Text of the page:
Clifford Brown was born in 1930 and grew up in Wilmington, Delaware. He was fascinated by the trumpet at an early age and played as a youngster in small groups and big bands. At 19 he sat in with Dizzy Gillespie’s band when it performed locally.
Despite the encouragement of Gillespie and local fans to “go on the road,” “Brownie,” as he was affectionately known, stayed in school, enrolled as a math major at Delaware State College and in 1949 received a music scholarship to Maryland State College where he learned writing and arranging. While there he met two people who were to be important influences in his life, trumpeter Fats Navarro and drummer Max Roach.
Navarro, only seven years older than Brown, was a gifted and much-admired musician who suffered from a serious addiction to drugs which killed him in July, 1950, just one month after Brown was seriously injured in a car accident. After a year of recovery Brown joined an R&B band for which he also played piano.
In an age when many musicians were experimenting with drugs, Brownie was clean. Professionally he was admired for his technique, his emotional, warm delivery, and his sense of rhythm. But it was his personality and his kindness that elevated his stature beyond that of just an intensely admired musician. Fellow trumpeter Art Farmer called him a “Sweet Cat.”
Brown was working with trombonist J. J. Johnson when in 1954 drummer Max Roach was looking for a trumpeter. The Roach/Brown partnership, which because of Brown’s untimely death in a car accident lasted for only 27 months, comprised one of the most admired groups in jazz. Roach was deeply affected by Brown’s death, and while the drummer has never written a eulogy to his former partner, he has written tunes in his memory, in particular “Praise for a Martyr.”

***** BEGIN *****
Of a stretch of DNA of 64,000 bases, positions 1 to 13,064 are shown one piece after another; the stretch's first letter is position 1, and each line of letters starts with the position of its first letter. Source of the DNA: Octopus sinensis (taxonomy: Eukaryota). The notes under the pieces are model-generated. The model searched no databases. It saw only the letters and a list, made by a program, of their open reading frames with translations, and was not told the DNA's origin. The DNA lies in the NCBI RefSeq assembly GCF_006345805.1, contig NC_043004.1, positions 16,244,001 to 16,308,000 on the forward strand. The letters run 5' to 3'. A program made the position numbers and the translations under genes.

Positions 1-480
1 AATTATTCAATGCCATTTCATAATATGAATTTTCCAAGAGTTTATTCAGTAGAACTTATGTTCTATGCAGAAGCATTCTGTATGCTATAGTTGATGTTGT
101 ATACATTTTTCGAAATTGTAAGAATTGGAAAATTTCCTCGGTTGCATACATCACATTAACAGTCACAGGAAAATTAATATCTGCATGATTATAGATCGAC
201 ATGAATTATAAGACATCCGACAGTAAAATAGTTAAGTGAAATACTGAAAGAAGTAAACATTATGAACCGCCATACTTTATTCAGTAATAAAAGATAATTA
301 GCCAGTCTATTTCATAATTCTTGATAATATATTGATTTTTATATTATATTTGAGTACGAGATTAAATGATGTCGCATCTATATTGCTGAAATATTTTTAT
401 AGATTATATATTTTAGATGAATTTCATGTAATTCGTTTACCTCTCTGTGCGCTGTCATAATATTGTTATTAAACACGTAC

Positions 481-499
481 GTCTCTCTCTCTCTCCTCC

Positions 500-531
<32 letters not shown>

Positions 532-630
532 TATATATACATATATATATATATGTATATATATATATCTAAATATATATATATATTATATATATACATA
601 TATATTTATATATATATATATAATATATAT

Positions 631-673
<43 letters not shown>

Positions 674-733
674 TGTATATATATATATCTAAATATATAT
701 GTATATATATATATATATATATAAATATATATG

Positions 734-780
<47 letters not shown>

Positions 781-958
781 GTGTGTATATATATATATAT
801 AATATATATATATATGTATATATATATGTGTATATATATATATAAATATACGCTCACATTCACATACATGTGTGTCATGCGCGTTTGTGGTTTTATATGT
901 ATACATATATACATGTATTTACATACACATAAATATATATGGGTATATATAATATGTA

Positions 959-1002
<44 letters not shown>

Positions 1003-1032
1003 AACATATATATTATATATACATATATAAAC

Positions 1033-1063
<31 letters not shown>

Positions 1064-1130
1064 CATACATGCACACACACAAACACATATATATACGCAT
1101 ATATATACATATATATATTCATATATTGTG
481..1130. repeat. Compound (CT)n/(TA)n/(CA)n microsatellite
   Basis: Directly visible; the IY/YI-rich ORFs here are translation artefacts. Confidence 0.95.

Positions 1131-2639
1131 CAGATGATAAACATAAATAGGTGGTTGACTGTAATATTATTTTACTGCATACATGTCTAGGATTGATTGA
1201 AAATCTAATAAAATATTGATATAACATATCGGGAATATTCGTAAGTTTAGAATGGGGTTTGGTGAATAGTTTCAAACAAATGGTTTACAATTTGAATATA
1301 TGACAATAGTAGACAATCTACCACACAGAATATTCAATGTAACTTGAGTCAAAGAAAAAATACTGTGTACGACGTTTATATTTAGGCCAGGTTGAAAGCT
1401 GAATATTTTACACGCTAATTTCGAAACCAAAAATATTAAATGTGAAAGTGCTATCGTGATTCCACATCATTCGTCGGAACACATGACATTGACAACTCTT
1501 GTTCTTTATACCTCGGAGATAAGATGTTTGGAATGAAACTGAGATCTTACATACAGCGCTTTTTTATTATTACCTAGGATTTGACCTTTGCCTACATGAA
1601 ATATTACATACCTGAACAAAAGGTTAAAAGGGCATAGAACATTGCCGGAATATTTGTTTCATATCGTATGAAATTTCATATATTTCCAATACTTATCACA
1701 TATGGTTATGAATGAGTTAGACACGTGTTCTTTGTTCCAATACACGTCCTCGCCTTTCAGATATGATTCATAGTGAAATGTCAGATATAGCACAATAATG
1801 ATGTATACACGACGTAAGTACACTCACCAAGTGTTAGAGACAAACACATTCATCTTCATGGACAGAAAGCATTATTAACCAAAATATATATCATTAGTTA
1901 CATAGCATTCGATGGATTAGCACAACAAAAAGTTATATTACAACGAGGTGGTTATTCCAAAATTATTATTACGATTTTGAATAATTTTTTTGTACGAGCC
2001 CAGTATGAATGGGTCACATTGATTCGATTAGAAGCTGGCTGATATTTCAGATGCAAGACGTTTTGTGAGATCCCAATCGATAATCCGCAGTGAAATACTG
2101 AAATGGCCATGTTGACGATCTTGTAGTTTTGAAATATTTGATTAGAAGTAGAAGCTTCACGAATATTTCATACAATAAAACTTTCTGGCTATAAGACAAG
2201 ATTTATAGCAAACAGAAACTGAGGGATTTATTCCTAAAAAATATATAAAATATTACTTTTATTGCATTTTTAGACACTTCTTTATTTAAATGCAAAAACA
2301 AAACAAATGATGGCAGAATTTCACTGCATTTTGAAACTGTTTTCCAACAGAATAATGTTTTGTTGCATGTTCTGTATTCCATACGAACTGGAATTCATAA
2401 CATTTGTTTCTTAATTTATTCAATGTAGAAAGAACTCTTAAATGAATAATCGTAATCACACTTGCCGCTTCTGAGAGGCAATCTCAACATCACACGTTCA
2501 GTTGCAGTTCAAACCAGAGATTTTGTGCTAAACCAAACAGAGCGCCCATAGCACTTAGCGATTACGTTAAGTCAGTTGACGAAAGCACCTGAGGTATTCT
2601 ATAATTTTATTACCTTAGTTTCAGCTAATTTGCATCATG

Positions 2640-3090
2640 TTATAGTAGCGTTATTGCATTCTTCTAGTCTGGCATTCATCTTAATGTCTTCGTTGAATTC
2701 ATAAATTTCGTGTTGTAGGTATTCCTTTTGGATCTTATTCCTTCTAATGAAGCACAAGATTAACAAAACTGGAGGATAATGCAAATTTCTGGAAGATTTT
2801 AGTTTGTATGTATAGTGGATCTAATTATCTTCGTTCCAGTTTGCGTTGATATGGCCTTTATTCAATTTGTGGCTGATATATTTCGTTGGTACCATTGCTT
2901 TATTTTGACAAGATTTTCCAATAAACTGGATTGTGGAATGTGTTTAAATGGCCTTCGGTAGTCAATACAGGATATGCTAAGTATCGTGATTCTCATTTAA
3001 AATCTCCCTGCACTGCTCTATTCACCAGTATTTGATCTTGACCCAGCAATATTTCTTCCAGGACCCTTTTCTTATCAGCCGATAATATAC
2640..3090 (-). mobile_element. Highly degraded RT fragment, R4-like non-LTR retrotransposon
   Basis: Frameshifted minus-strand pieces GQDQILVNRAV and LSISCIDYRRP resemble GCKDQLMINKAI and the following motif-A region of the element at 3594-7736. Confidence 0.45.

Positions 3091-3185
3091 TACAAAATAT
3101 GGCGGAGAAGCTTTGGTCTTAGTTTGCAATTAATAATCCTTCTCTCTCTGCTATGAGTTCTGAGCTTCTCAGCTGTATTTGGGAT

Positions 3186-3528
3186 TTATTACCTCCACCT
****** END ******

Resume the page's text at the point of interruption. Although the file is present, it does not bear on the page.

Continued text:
It was saxophonist/bandleader Benny Golson who in 1957, a year after the trumpeter’s death, composed a memorable tribute to Brown. “I Remember Clifford” quickly entered the jazz lexicon and was picked up by vocalists after Jon Hendricks added lyrics. Golson and Brown had played together in the bands of Tadd Dameron and Lionel Hampton. Golson remembers Brown as the complete trumpeter who had mastered the entire range of his instrument and was equally at home with ballads and breakneck tempos. Brown was also a composer of note whose “Joy Spring” and “Daahoud” became major components of the jazz repertoire.
In addition to tribute albums, Brown has been honored in many ways. The Philadelphia musicians union set up a scholarship fund in his honor, and the Clifford Brown Jazz Festival was established in Wilmington, Delaware. In 1995 choreographer Twyla Tharp created a dance for Hubbard Street Dance entitled “I Remember Clifford” which concluded with the Golson piece.